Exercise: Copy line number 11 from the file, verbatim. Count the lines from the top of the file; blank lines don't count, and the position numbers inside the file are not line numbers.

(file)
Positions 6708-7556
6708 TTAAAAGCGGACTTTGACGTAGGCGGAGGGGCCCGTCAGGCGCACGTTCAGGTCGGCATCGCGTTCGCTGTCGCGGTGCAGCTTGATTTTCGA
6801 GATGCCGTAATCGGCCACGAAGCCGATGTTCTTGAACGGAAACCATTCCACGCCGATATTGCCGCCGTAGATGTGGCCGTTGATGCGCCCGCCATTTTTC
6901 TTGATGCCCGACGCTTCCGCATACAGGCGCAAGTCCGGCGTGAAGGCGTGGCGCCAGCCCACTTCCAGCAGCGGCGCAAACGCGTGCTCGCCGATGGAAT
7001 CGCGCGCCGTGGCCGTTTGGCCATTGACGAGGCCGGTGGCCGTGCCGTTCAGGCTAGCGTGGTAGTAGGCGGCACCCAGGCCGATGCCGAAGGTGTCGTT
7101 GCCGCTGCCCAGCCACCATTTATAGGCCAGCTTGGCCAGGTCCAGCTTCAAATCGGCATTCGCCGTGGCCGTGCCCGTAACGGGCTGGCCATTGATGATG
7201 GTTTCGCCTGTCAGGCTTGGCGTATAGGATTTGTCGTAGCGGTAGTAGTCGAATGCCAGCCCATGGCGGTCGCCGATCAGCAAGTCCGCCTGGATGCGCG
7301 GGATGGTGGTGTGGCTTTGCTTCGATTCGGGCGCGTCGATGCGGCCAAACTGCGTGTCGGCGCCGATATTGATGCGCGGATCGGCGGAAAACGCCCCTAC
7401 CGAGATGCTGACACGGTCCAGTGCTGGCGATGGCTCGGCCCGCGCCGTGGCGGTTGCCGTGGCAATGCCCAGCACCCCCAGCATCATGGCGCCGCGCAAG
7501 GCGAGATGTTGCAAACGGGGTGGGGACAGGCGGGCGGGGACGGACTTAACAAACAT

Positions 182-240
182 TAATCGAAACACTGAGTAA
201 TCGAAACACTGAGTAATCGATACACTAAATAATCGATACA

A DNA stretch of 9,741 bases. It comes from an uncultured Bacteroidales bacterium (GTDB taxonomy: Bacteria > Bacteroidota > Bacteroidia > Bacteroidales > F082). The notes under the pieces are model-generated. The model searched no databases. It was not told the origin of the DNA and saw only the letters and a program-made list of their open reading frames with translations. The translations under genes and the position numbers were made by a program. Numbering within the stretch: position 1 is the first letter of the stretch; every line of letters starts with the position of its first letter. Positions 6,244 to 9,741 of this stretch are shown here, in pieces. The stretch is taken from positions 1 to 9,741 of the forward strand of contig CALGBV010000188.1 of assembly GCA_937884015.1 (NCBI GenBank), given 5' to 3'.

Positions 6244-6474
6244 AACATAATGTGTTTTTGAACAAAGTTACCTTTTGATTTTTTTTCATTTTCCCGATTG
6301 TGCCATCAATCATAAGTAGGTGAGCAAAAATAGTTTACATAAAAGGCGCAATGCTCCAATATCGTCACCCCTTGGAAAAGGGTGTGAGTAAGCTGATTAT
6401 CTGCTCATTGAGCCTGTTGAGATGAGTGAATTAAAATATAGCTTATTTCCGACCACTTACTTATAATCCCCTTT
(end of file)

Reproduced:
Positions 182-240